|This is part of a long (but interesting) article on the battle between Intel and ARM. Q is aligned with ARM, but the fact that they have customised their design so completely puts them in an odd position. They have not yet signed up for ARM's latest A9 core.|
Qualcomm and ARM:
Qualcomm, despite its current travails, will be one of the most significant obstacles in Intel’s path in the handset world, and therefore an important member of the ARM group, even if an awkward one.
Qualcomm is one of the only companies to have a full architectural license from ARM – though Intel also had one via Digital – and this enabled it to leap ahead in terms of modifying the design for mobility when it moved into this field in 2005 with the release of its Scorpion microprocessor, and subsequently with its Snapdragon architecture. It opened a chip design facility in 2003 and acquired the rights to modify the ARM architecture in order to optimize an application processor for a smartphone chipset, which emerged as Snapdragon.
The 65nm Scorpion ARMv7 core delivers 2,100 DMips peak, while consuming under half a watt of power. This showed Qualcomm quadrupling the power/performance of its products based on unmodified ARM cores. Key enhancements have focused on multimedia engines to accelerate processing of media applications while keeping power consumption low.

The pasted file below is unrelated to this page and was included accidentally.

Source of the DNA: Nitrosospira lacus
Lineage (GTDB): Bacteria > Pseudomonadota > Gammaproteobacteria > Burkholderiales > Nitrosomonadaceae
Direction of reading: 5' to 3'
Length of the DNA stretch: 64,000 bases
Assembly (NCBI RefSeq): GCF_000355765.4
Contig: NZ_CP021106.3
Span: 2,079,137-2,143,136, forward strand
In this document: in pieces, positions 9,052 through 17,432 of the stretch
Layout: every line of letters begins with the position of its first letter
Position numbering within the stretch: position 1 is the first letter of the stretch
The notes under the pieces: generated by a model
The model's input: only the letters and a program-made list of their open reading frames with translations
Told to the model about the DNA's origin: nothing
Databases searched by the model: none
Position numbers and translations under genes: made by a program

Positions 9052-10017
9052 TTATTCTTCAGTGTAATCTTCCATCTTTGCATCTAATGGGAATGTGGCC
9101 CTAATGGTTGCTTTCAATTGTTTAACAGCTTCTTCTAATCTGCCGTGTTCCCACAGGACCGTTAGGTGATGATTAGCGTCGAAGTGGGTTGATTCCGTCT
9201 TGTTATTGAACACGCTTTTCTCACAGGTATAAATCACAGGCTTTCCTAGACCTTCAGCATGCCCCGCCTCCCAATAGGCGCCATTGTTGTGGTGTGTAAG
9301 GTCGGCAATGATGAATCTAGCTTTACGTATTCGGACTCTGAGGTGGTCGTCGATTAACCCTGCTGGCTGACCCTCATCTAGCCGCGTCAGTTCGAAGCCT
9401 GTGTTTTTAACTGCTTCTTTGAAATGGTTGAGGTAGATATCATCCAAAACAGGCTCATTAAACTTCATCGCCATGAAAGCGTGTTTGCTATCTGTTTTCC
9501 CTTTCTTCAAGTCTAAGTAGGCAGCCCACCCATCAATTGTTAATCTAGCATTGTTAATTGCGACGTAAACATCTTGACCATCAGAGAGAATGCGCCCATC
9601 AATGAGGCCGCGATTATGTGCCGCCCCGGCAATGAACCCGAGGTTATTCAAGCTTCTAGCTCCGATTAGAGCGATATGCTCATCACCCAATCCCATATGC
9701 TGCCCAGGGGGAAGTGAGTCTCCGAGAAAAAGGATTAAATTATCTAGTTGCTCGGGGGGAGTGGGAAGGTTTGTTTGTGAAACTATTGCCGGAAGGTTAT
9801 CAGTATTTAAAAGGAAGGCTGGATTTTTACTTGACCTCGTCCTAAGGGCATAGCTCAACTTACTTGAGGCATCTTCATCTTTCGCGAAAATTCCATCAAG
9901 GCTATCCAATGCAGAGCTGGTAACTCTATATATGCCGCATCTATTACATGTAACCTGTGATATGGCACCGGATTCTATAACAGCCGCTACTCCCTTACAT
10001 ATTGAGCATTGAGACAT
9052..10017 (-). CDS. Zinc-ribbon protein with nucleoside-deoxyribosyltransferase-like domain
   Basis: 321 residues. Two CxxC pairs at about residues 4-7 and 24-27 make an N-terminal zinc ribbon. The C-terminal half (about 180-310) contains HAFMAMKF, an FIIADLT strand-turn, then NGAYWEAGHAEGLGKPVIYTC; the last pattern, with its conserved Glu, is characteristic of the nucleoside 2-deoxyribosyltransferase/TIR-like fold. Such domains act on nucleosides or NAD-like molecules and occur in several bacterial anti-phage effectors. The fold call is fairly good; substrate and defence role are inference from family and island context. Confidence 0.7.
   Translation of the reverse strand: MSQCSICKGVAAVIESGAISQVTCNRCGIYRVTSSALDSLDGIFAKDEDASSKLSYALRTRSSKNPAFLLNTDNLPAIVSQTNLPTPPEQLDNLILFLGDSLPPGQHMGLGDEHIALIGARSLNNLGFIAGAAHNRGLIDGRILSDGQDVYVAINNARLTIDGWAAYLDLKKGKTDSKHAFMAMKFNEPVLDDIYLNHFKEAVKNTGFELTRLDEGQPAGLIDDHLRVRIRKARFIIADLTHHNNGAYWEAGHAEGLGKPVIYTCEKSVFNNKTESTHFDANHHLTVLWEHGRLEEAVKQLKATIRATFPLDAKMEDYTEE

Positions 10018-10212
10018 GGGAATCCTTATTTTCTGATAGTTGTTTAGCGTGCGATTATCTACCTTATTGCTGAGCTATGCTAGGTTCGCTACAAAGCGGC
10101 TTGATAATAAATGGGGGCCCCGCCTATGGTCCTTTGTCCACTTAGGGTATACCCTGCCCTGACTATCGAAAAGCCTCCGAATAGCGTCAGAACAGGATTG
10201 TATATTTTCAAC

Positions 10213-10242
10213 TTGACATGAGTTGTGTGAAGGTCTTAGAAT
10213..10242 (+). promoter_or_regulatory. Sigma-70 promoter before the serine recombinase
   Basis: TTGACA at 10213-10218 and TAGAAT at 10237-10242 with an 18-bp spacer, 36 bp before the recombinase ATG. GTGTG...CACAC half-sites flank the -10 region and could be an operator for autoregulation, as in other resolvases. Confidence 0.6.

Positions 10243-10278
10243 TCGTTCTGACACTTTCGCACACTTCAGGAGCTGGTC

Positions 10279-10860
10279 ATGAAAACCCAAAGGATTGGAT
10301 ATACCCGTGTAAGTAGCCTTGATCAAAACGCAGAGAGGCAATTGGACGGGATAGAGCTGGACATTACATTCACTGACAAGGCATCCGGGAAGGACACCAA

Scorpion is part of Snapdragon, which also includes a 128-bit SIMD (single instruction, multiple data) processor and a 600MHz DSP to accelerate multimedia applications. On the RF chip, Snapdragon will incorporate options for EV-DO, W-CDMA, HSDPA and HSDUPA, broadcast television and multimedia, Wi-Fi and Bluetooth.
This was unveiled a year ago and represented one of Qualcomm’s first moves to extend its reach beyond pure handsets into other consumer electronics and home media devices, and also a key challenge to Intel in the PC/smartphone crossover space.
“Qualcomm is driving a shift that is taking place in portable electronics by adding ubiquitous connectivity with zero compromise for the user experience to an extended range of devices,” said COO Sanjay Jha. Samsung was the first public customer, and is likely to use Snapdragon in its ultra-mobile PC, scheduled for early 2008.